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1. In soccer, to make a shot that makes a defender or goal keeper stumble or lose balance. The midfielder scored the critical tie-breaking goal just minutes away from the end of regular time, wrong-footing the keeper with a super shot across him to the top corner of the next.
2. To maneuver in such a way as to catch someone off guard, especially so as to put them in an awkward or disadvantageous position. The candidate has been so unorthodox compared to any previous primaries, and his caustic, vulgar comments have been consistently wrong-footing his more traditional political opponents. I'm not trying to wrong-foot the board of directors, I'm just trying to do what I think is morally correct.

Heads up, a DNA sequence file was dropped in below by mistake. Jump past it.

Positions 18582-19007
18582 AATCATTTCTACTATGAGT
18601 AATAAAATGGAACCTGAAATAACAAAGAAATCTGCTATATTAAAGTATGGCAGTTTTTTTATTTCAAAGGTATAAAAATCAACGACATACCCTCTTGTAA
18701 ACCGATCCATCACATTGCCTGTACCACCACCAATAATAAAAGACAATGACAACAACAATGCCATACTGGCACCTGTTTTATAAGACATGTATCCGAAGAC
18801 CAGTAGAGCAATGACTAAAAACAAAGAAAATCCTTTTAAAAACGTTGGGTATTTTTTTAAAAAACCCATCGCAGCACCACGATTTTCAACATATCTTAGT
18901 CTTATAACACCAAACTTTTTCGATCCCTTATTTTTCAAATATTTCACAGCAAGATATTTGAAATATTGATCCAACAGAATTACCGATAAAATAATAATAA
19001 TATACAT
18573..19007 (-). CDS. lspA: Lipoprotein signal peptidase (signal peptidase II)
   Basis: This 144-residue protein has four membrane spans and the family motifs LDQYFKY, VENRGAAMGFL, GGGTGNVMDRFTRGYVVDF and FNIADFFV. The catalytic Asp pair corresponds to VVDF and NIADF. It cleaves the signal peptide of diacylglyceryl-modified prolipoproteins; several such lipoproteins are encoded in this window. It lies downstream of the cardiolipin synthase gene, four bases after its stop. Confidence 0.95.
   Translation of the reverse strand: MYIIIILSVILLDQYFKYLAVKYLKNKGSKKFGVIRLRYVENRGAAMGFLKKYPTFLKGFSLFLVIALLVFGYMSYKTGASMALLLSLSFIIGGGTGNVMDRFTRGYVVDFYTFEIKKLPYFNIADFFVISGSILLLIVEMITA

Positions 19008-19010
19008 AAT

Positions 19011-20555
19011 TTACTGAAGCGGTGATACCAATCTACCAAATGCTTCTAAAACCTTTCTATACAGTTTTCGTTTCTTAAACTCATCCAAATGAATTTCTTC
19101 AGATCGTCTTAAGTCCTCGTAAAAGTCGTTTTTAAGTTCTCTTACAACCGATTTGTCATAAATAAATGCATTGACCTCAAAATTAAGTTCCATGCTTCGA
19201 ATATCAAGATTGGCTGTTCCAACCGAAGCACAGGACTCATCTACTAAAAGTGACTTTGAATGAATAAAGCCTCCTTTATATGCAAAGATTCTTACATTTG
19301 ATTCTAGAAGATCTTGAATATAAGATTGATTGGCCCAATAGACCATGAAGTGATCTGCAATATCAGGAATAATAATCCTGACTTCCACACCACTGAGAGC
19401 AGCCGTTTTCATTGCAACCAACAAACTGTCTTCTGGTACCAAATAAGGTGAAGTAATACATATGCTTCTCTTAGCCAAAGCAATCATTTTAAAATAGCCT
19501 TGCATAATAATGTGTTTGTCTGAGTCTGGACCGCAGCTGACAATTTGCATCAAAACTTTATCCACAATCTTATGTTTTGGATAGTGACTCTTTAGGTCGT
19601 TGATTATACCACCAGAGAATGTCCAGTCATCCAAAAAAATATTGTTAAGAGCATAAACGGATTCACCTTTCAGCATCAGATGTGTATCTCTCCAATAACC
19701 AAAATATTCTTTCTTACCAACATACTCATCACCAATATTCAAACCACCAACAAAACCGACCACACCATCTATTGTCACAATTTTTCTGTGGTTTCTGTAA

Deceive by moving differently from what one expects, as in He won quite a few points by wrong-footing his opponent. This expression comes from tennis, where it means to hit the ball in the direction the opponent is moving away from. It was transferred to other applications in the late 1900s, as in Susan Larson's review of a concert: "Music wrong-footing and deceiving the ear" ( Boston Globe, November 1, 1994).